March 24, 2016

Laguna Dawn


These fragments I have shored against my ruins. - - The Waste Land

The full moon is sliding down the dark sky over Catalina Island off on the western horizon. Slipping in and out of sheets of haze it spreads a blue on darker blue pool of moonlight out from the silhouette of the island's steep hills and across the open slate water to the shore. Below me to the north, the winding lights of the village converge on the long dark strand of the Pacific Coast Highway arcing up and over the hills of Laguna Beach and on into the towns that string out towards LA, growing ever denser along that route until it fades into the bleak streets of the metropolis.

Driving that way towards the central coast, you'd be tempted to give up the coast highway, old Route 1, for a quick transit through LA and out over the Grapevine to the featureless plain of the central valley and the torpor of Highway 5. But if you stay on the Pacific Coast Highway as it disappears into the scuzzy sprawl of LA, you'll find, in time, you took the better route.

It's true that to find the deeper rewards of the Pacific Coast Highway you have to crawl through endless renditions of our modern malaise laid out as the strip malls and neighborhoods of low degree in that part of the passage -- the fried food joints, the store-front fortune tellers, the endless quick shot bars and bad to mediocre restaurants, drive-through churches -- but in the end the Highway emerges in Santa Monica, gives way to the long beaches and headlands of Malibu, sweeps out of the city completely and leads to highlands and sea cliffs and finally to the Sur. You'd never get there if you take the fast and easy freeway to the east. It is true that you might get to someplace else, some other clot of cities, quicker. But then you'd just find yourself in another variation of Los Angeles. It would be as if you never left, since, in truth, you had not.

All of which is a roundabout way of saying that if you take your time with a journey, you have a much better chance of finding, again, that the journey itself is the destination and not some distant city; that if you can accept you need to pass through the uglier parts of the landscape to get to the highlands and the vistas, they will in time appear again. But if you try to take the fast route, the route that leads around all the clutter, detritus, and smash of our disposable culture, you will in the end have seen little and understood less, you will be traveling on the bland Highway 5s that always run into the dark end of nowhere special.

This morning, having come back from a very long journey, it seems clearer than usual to me that our recent ability to achieve speed in transit has infected us with the idea that all transitions in life need to be done at speed. After which, we complain that there seem to be far too many wrecks and breakdowns on these highways of our lives. We complain that there is always too much traffic around us and all we can do is hunker down in our own steel shell and drive with one foot on the gas and the other on the brake, boxed in by a flying wedge of semis hauling things we don't need to houses that are not quite homes, and tailgated by our own impatience to get there on time only to discover that destination is not really where we needed to be at all.

We think that the "road rage" we see around us as millions daily take to these expressways -- made so that goods can flow into our stores and workers get into their corporations -- is something fairly new on the scene. But it isn't.

"Road Rage" is only the expression of our inner rages and compulsive demons telling all of us to get some where, to be some one, to have some thing. Of course, in time, being in that where will become old and a new where will beckon. In time becoming a new some one will not be the one we then need to become. In time having some thing will only compel us to have some other thing. There's no "being" to it, and less "becoming" about it. There is only the having to have and the getting to be spending.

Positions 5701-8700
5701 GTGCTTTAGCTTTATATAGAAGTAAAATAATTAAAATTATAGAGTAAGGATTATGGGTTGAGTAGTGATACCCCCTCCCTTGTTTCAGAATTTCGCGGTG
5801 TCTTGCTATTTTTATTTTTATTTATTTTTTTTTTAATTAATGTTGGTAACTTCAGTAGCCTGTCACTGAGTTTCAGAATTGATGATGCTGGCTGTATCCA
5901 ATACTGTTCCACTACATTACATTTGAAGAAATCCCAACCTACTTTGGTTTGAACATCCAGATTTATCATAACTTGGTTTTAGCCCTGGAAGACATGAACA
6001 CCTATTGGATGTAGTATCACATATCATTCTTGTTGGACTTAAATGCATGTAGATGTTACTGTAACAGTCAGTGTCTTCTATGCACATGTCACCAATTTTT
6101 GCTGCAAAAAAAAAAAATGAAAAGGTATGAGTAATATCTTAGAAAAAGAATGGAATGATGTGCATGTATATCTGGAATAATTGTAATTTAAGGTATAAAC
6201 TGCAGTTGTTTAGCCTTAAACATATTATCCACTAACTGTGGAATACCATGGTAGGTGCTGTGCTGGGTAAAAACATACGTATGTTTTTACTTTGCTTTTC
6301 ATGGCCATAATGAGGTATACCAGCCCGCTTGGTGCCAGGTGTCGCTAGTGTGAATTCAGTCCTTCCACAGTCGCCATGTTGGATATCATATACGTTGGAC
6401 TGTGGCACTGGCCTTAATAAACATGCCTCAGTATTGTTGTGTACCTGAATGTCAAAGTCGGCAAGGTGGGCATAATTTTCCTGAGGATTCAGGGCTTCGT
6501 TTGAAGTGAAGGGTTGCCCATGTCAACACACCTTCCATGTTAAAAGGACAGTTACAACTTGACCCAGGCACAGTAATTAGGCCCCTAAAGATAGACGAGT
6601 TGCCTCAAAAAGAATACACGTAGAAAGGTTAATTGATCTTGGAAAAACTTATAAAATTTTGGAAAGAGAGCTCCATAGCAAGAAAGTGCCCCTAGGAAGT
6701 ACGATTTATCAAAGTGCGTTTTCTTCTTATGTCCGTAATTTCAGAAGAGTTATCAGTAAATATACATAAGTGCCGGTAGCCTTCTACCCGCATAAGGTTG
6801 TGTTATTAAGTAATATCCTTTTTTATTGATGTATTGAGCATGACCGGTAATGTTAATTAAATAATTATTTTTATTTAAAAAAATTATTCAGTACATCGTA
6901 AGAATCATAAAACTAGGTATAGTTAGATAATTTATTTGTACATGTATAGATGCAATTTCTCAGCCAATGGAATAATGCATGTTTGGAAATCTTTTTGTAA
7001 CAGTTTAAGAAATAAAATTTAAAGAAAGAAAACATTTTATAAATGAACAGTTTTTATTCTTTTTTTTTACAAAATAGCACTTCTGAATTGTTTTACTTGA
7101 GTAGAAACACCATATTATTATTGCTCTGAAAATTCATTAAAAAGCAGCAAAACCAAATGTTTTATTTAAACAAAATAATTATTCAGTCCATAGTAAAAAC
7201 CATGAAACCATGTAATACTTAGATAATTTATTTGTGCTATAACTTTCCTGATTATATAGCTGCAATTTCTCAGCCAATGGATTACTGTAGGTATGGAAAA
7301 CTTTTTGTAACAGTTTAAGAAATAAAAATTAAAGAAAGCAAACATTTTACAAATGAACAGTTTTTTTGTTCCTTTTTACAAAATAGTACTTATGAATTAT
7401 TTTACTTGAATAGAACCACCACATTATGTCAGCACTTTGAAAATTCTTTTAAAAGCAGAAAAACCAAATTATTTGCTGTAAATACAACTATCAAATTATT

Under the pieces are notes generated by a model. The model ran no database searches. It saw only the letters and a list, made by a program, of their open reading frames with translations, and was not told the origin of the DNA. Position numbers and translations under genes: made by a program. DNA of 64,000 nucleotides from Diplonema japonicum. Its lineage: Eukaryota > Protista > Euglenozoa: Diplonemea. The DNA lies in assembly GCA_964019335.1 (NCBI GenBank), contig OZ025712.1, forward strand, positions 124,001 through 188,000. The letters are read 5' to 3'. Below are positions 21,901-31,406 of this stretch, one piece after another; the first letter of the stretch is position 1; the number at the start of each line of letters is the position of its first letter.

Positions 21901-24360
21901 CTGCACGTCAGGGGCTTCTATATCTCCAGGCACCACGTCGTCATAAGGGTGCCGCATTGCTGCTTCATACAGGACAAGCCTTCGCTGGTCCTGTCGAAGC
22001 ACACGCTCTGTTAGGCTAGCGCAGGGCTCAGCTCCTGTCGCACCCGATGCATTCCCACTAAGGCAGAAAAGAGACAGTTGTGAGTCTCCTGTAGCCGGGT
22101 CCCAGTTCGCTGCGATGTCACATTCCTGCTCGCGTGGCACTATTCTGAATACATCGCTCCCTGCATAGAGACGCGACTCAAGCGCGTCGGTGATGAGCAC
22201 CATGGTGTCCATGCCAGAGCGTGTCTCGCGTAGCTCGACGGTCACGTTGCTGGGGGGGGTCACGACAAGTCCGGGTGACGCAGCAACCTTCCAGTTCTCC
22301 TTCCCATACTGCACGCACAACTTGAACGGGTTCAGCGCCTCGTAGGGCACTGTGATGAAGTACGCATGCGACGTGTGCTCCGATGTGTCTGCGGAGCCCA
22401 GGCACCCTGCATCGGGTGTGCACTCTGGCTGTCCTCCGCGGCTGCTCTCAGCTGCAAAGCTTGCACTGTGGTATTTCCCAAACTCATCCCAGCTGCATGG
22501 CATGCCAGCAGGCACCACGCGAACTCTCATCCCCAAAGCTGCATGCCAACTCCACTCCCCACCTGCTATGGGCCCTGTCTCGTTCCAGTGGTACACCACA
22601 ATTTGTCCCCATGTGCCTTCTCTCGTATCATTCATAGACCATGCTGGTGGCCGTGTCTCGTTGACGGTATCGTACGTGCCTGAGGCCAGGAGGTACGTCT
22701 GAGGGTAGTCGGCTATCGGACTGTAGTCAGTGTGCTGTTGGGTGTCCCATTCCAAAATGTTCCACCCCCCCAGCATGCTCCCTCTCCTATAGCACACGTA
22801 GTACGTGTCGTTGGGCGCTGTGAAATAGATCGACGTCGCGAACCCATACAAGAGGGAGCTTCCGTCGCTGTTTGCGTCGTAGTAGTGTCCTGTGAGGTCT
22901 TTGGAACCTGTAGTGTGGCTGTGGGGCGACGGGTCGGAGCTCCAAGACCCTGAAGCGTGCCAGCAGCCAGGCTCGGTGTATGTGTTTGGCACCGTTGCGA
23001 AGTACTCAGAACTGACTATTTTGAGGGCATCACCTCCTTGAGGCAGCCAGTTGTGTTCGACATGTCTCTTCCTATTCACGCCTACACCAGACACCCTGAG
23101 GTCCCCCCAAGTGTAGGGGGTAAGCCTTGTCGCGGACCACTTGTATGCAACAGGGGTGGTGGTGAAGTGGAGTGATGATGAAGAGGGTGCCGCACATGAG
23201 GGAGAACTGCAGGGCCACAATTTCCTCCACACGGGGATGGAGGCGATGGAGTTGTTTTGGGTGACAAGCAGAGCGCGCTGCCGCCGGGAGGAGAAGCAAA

And when we are done with years of it, we will look back and know that it was all a waste of life; that what was really worth having was all off on the side roads that took a lot more time to travel and forced you -- with their sharp curves and high cliffs -- to slow down and take it all very carefully. Wise men and women have told us all of this for aeons, but with our power windows cranked up, our air-conditioning on high, and our radios tuned to the latest news or the new hit of meaningless trash music, we cannot hear them. We live in a time where timeless wisdom has become mere whispers heard through glass.

Worse still, we will not hear them. If their voices were to suddenly intrude on our world of piped in music to everywhere, car, house, restaurant and bar -- to intrude upon the beep and rattle and hum of our oh-so-networked offices -- to speak over the custom musical ringtones we've programmed into our cell phones -- we would, utterly without thinking, and as a programmed response, hit scan and pass on to the next frequency where we would be more assured of receiving confirming, upbeat messages that we are doing all right and everything is perfectly and finally on track. All we have to do to keep up is move just a little faster on the freeway, speed it up, close the gap.

I know this road well. I wasted many years on it. It can be long or short, but in the end, I found it only leads to a parking lot where, if you are very good and very diligent you will get a personal parking place with your name stenciled over the name that was there before. That's one end. The other is where, if you plan wisely, you'll have a structure that will enable you to park three cars inside it and close the door with the touch of a button. I know many people travel this road willingly and many others travel it because they believe they have to because there is just no other way. They've all sped up so much and taken on so much weight that they missed the small sign that said "Scenic Route."

The turns of my life in the last month have recently given me a tour of the Scenic Route that took me to places so slow and so beautiful I could not believe they existed on Earth, and to places that might seem beautiful to some, but that I would rather not have ever seen at all. As noted above, the slow road does not always wind along trackless beaches and pristine forests, but sooner or later passes through the strip malls and junk yards of our lives; places where you want to speed up but discover your speed is limited and checked by radar or drone scanned from the air.

I've been up along the Pacific Coast Highway One to Big Sur. This side road on the edge of the continent was where so many of the deeper and more lasting moments of my life either began or came to fruition; emerged from the smoke as if I always had to have part of them happen there to be real and be verified as important. My life has risen and fallen and risen again from those coastal cliffs and the road that winds so tenuously along the edge of them. The grand abiding indifference of those mist-shrouded cliffs to both the road and lives that scuttle slowly along it never ceases to remind me of what small brief sparks we are.